LEXINGTON, Ky. (March 27, 2020) — If you've picked up a meal from Carson's Food & Drink in downtown Lexington recently, you may have seen some artwork by University of Kentucky School of Art and Visual Studies student Ben Darlington, an inspiring example of UK's town and gown relationship with the Bluegrass.
This is the second work of art from UK the local restaurant has provided a canvas for, the first being a mural featuring faces of Lexington citizens that was part of the InsideOut project that graced the building in mid-November 2019.
Lee Ann Paynter, lecturer in digital media foundations and photography in UK’s School of Art and Visual Studies, has been a loyal customer of Carson’s since it opened and decided to approach the restaurant owner, Mark Fichtner, about the InsideOut project, an international art project initiated by French photographer JR.
After some research about the InsideOut project, Fichtner agreed to let Paynter and her guerilla art class get to work on their own version of the InsideOut Project based on interviews and photos taken over the past several years from communities around Lexington.
However, after the initial project was installed, unexpected weather conditions brought the installation down much earlier than Paynter or her students expected.
To replace the original art, Paynter approached one of her students, Ben Darlington, a digital media design senior, with a minor in media arts and studies in the College of Communication and Information. Darlington had been doing an independent study with Paynter on mural work for the past year.
“Last semester I talked to Lee Ann about getting into mural painting because I took her guerrilla art class the previous year, and we worked with PRHBTN and got to help a handful of famous artists like Alice Mizrachi and Spencer Reinhardt, just to name a few,” Darlington said.
The UK senior enlisted the help of his family from Northern Kentucky to execute his work. “It was a pretty big undertaking considering it was the first mural I'd ever done and it was on a 75-foot wall, but Mark and Lee Ann are both incredible people and had my back the entire way."
Darlington added he owes a “huge thanks to everyone who helped — Jason, Caleb, Shaddys, Ellen, Maddie, Mom, Dad, and Granny and Grandaddy ... I realized that I underestimated the scope of this project and started hitting people up. Everyone volunteered their time to help me finish this thing and without them I’d probably still be working on it!”
Fichtner has been very pleased with the result. “I’ve been really happy with the process, and I was touched by the fact that his family came out and painted with him. I think that’s one of the things at Carson’s we really strive for — to be involved with our community and treat each other as family members. For Ben to do that, I think it’s exactly who we are at Carson’s and exactly what we should all be doing more of.”
To Fichtner, the piece represents something greater than a painted mural on the side of a building. “His (Darlington’s) actual family’s hands helped create it,' said Fichtner, whose family bond is something central to his business and is integrated into the literal foundation of his restaurant. “My grandfather’s Bible is buried in the foundation of our restaurant ... and so we are all about generations of family, supporting each other as we walk through life. That mural takes on a whole other aspect to me because of that family element.”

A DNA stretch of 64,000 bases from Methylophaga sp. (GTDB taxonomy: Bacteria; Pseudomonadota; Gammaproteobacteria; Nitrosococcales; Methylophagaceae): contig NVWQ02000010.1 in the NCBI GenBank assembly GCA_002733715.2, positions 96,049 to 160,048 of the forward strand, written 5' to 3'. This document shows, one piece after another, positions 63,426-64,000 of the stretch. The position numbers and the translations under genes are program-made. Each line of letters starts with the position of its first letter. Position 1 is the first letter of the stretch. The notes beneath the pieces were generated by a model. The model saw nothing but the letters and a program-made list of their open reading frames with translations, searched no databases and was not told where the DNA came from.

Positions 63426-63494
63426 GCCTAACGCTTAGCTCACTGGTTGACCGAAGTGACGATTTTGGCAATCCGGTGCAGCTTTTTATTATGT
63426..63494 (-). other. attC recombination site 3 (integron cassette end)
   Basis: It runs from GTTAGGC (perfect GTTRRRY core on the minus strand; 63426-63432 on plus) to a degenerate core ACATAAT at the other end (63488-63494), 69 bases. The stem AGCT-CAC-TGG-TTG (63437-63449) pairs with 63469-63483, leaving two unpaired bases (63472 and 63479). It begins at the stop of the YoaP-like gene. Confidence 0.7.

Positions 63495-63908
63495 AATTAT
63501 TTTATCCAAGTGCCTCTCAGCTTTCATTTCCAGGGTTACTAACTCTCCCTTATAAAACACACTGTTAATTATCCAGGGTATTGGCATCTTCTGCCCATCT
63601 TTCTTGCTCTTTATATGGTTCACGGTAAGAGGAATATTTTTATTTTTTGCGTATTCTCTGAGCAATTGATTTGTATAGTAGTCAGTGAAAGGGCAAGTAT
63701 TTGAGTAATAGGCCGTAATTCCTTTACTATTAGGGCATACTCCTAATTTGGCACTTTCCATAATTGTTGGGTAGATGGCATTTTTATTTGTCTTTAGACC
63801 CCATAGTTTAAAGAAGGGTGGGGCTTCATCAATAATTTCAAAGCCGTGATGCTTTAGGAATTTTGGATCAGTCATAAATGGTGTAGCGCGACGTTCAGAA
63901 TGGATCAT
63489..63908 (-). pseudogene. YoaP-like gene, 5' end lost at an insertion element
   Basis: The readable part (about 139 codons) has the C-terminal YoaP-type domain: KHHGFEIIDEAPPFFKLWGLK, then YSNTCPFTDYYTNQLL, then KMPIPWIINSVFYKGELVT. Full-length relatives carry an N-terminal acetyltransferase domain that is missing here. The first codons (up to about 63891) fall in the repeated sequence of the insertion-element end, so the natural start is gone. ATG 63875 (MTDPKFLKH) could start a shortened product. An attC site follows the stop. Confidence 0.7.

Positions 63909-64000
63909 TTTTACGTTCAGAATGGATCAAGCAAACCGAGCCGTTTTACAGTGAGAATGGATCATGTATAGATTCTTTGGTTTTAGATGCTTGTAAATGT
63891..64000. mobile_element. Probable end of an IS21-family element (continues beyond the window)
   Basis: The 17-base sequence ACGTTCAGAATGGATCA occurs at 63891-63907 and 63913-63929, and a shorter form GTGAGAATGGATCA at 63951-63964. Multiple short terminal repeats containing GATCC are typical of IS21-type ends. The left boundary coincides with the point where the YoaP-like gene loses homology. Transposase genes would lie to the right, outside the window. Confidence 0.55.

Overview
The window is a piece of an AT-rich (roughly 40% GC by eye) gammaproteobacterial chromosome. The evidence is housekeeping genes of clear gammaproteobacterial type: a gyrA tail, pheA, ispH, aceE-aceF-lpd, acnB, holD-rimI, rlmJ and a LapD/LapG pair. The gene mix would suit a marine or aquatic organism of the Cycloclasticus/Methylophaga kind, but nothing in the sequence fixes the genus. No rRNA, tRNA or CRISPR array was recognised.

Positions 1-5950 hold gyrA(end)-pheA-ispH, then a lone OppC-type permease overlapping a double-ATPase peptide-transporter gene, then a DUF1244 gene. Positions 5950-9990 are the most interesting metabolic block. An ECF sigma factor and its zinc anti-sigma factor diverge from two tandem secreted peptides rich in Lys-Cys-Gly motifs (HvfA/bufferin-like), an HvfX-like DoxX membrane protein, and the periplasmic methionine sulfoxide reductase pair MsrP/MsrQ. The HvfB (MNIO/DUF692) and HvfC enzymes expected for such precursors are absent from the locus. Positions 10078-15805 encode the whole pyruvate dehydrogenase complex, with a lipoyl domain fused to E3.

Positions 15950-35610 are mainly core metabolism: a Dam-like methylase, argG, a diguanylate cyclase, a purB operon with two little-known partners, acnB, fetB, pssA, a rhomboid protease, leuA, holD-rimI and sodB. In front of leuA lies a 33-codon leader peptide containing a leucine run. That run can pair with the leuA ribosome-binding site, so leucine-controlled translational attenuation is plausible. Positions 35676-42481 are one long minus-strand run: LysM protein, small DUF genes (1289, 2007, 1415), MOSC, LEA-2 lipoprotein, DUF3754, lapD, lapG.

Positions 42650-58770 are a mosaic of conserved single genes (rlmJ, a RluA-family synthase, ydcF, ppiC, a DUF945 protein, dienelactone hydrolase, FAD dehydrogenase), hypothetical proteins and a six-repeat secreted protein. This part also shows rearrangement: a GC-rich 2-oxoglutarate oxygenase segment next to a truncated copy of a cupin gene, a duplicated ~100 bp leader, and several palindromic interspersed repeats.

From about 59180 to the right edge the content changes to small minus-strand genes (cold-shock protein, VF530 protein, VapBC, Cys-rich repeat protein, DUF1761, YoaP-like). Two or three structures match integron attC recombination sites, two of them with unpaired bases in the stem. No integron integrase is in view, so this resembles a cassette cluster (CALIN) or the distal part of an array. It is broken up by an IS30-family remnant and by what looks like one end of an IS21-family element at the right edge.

For his art, Darlington takes inspiration from various sources — mostly music. “There’s a lot I’m influenced by, but for this particular piece I let the music I listened to influence me. Artists like the $uicideboy$, Nujabes, Joji, Goth Babe, and Mac Miller are a few I remember listening to while making it. Also shout out to Restless Leg String Band and Lost Dog Street Band."
Fichtner sums it up best, “Art is not just about what you’re seeing — it's the emotion that’s either painted in the picture or the hand that touched the sculpture; the emotion that someone is putting into the piece so when you look at art you have to look past what you’re seeing and see into the soul of what it is.”
Asked what's next, Darlington said, “I always pictured myself living and working in the creative field out west somewhere, so maybe I could try that after college and see how things work out. I want to continue mural painting because it's such a good time and I'm really into it, but I also do a lot of digital artwork and videography work, and I'm starting to get into animation and audio production.”
The UK School of Art and Visual Studies, part of the College of Fine Arts, offers undergraduate and graduate degrees in the fields of art studio, art history and visual studies, art education, curatorial studies and digital media design.
As the state’s flagship, land-grant institution, the University of Kentucky exists to advance the Commonwealth. We do that by preparing the next generation of leaders — placing students at the heart of everything we do — and transforming the lives of Kentuckians through education, research and creative work, service and health care. We pride ourselves on being a catalyst for breakthroughs and a force for healing, a place where ingenuity unfolds. It's all made possible by our people — visionaries, disruptors and pioneers — who make up 200 academic programs, a $501 million research and development enterprise and a world-class medical center, all on one campus.
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